Qantas could unwittingly trigger conflict between Australia and China during the current dispute over who controls the South China Sea and its islands, according to an eminent legal expert.
ANU Professor of International Law, Donald Rothwell, warned on ABC News Breakfast that the current dispute over ownership of islands in the South China Sea held risks for Australia.
The worst-case scenario would be a Chinese declaration of an air defence identification zone in the region, Rothwell said, adding that this could “most certainly bring Australia into conflict with China”.
“It would mean that all Australian aircraft passing through the region would need to identify themselves and that would raise significant issues for Qantas, for example, as to how they would respond to that action,” Rothwell said.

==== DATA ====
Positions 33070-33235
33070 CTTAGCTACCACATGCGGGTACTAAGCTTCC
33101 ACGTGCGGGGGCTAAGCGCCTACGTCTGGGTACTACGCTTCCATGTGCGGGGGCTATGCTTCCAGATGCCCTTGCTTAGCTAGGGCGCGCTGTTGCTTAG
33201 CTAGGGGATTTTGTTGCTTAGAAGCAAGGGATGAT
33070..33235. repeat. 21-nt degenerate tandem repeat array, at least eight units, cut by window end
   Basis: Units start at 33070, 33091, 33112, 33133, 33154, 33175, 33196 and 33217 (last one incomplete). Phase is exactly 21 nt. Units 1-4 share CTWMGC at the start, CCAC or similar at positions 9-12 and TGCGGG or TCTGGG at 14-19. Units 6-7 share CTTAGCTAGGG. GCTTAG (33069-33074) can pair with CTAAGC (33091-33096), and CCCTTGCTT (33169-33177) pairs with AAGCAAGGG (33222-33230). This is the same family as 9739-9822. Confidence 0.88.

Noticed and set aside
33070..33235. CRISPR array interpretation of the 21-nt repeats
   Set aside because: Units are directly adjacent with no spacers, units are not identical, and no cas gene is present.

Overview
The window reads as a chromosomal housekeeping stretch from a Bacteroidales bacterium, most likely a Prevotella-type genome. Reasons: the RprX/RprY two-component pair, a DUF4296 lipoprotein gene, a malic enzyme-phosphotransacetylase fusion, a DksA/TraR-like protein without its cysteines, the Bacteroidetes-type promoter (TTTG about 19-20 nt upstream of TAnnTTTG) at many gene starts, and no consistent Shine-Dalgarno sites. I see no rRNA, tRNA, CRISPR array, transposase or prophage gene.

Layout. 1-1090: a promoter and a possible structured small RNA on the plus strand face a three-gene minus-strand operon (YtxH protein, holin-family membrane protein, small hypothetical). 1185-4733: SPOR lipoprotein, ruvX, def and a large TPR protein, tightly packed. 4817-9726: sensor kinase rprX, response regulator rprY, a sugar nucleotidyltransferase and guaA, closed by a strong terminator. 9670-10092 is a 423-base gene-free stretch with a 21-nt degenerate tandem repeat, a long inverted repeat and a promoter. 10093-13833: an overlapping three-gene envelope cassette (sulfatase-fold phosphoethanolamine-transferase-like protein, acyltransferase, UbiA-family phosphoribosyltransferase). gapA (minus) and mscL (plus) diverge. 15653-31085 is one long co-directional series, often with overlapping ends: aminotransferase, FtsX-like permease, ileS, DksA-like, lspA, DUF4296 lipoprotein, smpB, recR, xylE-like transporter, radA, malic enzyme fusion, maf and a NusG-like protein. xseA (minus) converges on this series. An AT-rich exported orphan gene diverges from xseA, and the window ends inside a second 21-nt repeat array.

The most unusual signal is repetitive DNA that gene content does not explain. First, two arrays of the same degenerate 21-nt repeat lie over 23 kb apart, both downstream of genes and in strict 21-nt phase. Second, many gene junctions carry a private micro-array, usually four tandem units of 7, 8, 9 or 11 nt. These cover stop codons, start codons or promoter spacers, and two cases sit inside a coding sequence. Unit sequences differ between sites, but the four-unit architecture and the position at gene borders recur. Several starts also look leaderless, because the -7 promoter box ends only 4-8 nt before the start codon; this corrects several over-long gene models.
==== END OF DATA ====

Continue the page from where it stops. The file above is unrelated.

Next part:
The South China Sea is the stage for several territorial disputes.
China has angrily rejected a finding by the international court in The Hague that it has no historic title over the waters of the South China Sea. The case was brought by the Philippines.
Australia’s Foreign Minister Julie Bishop has stated that Australia will continue to exercise its “international law rights to Freedom of Navigation and overflight, and support the right of others to do so”.
The South China Sea includes chains of barren islands that lie in the midst of huge oil and gas fields and bountiful fishing grounds. Some islands are claimed by no fewer than seven countries, making the region one of the world’s potential flashpoints.
Written by Peter Needham